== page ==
Cover photo credit: Wasyl Bakowsky



“Threatened” means the species lives in the wild in Ontario, is not endangered, but is likely to become endangered if steps are not taken to address factors threatening it.

Date added to the Species at Risk in Ontario List

The Hill’s Thistle was already assessed as threatened when the Endangered Species Act took effect in 2008.

What it looks like

Hill’s Thistle is a perennial thistle that reaches a height of 25 to 60 centimetres. The stems are soft and covered with fine hairs. It has a few smooth or slightly hairy leaves that taper to the tip and are shallowly lobed.

A few branches near the top of the stem produce one or several large flowering heads that contain many tiny pink-purple (rarely white) flowers. At the base of the plant there is a flat spiral of long oval-shaped leaves.

Where it lives

In Ontario, Hill’s Thistle is found in open alvar grasslands, surrounded by forests of Jack Pine, White Spruce, and Eastern White Cedar.

Alvars are flat areas of limestone bedrock with very shallow soil and vegetation consisting of scattered trees, shrubs and grasses.

This sun-loving thistle is also found in prairie and sand dunes. These are all rare habitats in Ontario, characterized by open and sunny conditions.

Where it’s been found in Ontario

Hill’s Thistle is only found near the Great Lakes of North America. In Canada, following an assessment in 2004, Hill’s Thistle is believed to persist at 64 sites in southern Ontario. It is mainly found on Manitoulin Island, and on the west side of the Bruce Peninsula.

map of hills thistle range

View a larger version of this map (PDF)

What threatens it

The main threat to Hill’s Thistle in Ontario is the lack of suitable habitat.

Hill’s Thistle prefers sunny sites, especially openings in woodland, but these habitats are undergoing natural succession (a series of predictable changes over time in the kinds of plants growing in an area) as shrubs and trees gradually invade open areas.

Wildfires can be used to create open habitats suitable for Hill’s Thistle by limiting natural succession. Today, most areas are managed for fire. As a result, many of the open areas where Hill’s Thistle grows are reverting to woodland and becoming too shaded.

Hill’s Thistle is often found growing close to shoreline areas, and these areas are prime sites for cottage development. Other human activities, such as quarrying and ornamental stone removal, ATV traffic and physical trampling, also pose threats.

Action we are taking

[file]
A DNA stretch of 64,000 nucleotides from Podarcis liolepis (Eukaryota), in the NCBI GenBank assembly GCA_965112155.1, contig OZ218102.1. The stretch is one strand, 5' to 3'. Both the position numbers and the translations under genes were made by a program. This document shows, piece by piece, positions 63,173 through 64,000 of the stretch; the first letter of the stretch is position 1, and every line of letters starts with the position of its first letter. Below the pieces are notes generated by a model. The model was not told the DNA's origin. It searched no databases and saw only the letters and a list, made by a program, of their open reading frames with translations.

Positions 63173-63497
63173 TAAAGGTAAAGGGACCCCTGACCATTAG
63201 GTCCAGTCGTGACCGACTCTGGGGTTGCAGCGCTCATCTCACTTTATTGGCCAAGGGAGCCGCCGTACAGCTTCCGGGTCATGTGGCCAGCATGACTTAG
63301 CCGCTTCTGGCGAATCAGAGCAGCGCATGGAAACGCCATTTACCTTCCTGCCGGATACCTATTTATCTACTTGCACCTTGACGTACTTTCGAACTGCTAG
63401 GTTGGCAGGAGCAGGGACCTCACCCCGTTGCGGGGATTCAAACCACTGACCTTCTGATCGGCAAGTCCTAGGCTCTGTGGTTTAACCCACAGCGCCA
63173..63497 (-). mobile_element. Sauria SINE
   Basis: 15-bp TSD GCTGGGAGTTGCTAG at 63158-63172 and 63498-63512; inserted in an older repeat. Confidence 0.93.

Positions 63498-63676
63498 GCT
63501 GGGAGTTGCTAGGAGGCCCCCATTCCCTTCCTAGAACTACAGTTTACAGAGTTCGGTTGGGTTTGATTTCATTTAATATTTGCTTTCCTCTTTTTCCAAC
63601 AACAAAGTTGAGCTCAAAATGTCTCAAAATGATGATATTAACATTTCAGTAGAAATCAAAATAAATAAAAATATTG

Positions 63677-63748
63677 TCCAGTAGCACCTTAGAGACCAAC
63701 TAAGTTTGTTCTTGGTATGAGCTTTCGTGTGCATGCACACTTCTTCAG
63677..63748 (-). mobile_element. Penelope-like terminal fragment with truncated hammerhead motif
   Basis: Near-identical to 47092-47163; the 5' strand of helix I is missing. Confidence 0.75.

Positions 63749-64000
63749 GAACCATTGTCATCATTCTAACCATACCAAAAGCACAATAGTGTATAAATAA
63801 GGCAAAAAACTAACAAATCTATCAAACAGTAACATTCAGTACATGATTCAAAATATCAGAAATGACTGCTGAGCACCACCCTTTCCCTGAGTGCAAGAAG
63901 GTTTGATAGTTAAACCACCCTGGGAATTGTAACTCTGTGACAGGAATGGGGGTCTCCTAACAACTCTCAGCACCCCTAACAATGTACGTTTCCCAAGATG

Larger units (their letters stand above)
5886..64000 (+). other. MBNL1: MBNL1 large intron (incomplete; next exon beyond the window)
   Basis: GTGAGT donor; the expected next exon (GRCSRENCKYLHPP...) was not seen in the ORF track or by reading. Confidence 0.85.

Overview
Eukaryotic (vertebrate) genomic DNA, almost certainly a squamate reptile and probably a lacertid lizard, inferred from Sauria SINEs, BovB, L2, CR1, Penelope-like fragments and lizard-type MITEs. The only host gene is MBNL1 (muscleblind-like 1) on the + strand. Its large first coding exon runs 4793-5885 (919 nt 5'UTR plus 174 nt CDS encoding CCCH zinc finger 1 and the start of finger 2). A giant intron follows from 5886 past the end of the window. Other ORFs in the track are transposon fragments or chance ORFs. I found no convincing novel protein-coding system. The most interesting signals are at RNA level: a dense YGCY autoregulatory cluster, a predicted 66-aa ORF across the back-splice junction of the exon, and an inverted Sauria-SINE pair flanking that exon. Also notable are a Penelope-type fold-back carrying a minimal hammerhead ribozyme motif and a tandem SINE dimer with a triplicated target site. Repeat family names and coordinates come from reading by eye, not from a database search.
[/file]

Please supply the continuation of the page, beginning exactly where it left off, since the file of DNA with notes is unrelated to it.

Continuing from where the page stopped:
Threatened Species and their general habitat are automatically protected

Recovery strategy

A recovery strategy advises the ministry on ways to ensure healthy numbers of the species return to Ontario.

Read the executive summary (May 31, 2013)

Read the recovery strategy (May 31, 2013)

Government response statement

A government response statement outlines the actions the government intends to take or support to help recover the species.

Read the government response statement (March 14, 2014)

Review of progress

A review of progress made toward protecting and recovering a species is required no later than the time specified in the species’ government response statement, or not later than five years after the government response statement is published if no time is specified.

Read the report on progress towards the protection and recovery of 16 species at risk, including Hill’s Thistle (Cirsium hillii) (2019).

Habitat protection

General Habitat Protection - June 30, 2013

What you can do

Report a Sighting

  • The Ministry of Natural Resources and Forestry tracks species at risk such as the Hill’s Thistle. You can use a handy online form to report your sightings to the Natural Heritage Information Centre. Photographs with specific locations or mapping coordinates are always helpful.


  • Volunteer with your local nature club or provincial park to participate in surveys or stewardship work focused on species at risk.

Be a good steward

Report illegal activity

Quick facts

  • Hill’s Thistle grows on alvars – one of the rarest habitats in North America. These barren-looking landscapes of exposed bedrock support an amazing diversity of plants and insects.
  • In Ontario, Hill’s Thistle often grows with other species at risk such as Lakeside Daisy and Houghton’s Goldenrod.